The bibliophilia of Anglo-Saxon England

Eleanor Parker reveals the scholarly network of knowledge that was at the heart of Anglo-Saxon England and the love these scholars had for the pleasures of the written word.

Eleanor Parker | Published in 26 Oct 2016


My insides are filled with holy words, and my entrails bear sacred books – yet I can learn nothing from them.

This is a riddle by the Anglo-Saxon poet Aldhelm, to which the solution (as you may have guessed) is ‘book-chest’. It is one of a number of riddles from Anglo-Saxon England that play with the mechanics of books and writing, teasing the reader with ingenious descriptions of ink, vellum and decorated volumes.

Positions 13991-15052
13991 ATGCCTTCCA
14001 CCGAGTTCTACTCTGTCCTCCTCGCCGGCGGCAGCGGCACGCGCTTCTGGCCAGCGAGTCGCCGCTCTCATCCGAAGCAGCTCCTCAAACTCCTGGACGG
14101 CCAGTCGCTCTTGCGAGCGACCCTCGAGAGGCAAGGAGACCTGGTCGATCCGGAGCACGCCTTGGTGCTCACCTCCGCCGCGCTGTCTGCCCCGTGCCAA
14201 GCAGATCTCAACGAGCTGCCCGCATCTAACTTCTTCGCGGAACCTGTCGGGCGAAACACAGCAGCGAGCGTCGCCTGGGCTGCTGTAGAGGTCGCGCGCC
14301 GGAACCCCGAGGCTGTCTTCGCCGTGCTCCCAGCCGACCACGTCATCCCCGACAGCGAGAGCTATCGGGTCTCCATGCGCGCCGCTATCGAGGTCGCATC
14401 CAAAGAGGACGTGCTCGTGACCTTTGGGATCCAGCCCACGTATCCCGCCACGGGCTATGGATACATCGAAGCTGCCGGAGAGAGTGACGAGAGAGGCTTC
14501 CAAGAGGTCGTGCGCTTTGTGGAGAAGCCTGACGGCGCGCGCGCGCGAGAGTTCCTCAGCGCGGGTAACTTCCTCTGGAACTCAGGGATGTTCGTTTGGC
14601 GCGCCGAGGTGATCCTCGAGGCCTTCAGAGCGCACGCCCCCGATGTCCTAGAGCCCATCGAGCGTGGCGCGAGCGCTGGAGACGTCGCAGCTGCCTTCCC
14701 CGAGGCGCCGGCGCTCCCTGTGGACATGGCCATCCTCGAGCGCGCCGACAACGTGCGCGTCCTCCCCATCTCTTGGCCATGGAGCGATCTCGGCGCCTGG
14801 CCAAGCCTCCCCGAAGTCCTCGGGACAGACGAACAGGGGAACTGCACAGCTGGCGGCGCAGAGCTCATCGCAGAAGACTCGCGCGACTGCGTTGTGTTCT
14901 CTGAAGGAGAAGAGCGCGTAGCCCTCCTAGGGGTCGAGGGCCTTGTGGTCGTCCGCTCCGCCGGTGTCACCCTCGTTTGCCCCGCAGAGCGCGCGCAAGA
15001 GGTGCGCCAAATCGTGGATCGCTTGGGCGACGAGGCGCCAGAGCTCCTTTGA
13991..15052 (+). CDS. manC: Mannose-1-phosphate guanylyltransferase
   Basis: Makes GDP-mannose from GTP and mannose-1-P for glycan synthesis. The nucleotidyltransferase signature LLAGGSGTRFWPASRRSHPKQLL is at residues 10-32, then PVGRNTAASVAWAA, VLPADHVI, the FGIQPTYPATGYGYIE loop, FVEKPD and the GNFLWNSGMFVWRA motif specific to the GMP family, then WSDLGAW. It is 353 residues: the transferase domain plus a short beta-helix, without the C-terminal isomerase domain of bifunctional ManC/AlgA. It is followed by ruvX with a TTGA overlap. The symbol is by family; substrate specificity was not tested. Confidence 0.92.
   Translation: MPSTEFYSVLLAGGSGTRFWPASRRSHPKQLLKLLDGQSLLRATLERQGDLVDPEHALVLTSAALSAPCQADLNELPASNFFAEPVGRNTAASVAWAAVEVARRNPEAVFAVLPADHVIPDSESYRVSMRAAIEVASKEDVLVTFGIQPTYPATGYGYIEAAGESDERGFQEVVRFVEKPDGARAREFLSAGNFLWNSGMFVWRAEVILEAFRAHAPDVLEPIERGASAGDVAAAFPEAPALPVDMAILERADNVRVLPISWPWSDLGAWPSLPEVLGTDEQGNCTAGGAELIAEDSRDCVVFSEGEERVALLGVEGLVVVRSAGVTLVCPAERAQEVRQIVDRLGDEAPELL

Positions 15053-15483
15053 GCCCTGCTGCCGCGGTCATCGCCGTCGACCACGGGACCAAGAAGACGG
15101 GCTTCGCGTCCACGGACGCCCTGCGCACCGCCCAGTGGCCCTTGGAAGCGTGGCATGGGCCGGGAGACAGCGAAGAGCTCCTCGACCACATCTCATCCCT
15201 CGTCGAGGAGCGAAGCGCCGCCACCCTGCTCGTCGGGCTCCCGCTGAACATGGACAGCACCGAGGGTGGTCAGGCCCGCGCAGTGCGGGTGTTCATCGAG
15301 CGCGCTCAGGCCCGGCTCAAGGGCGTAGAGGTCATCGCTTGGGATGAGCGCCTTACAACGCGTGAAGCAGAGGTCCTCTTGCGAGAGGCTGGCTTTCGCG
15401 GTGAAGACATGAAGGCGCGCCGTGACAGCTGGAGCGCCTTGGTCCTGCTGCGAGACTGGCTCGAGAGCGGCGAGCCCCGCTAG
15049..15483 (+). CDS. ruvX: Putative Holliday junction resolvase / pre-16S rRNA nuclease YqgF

Another celebrated example gives a riddling picture of a bookworm: ‘a thieving guest, no whit the wiser though he swallowed words’. In Old English an object like Aldhelm’s chest could be called a book-hoard (boc-hord) and, like a treasure-hoard, might be inhabited by a devouring wyrm. Neither book-chest nor bookworm learns anything from their encounter with books – so they are a sly warning to human readers to profit by the words they devour.

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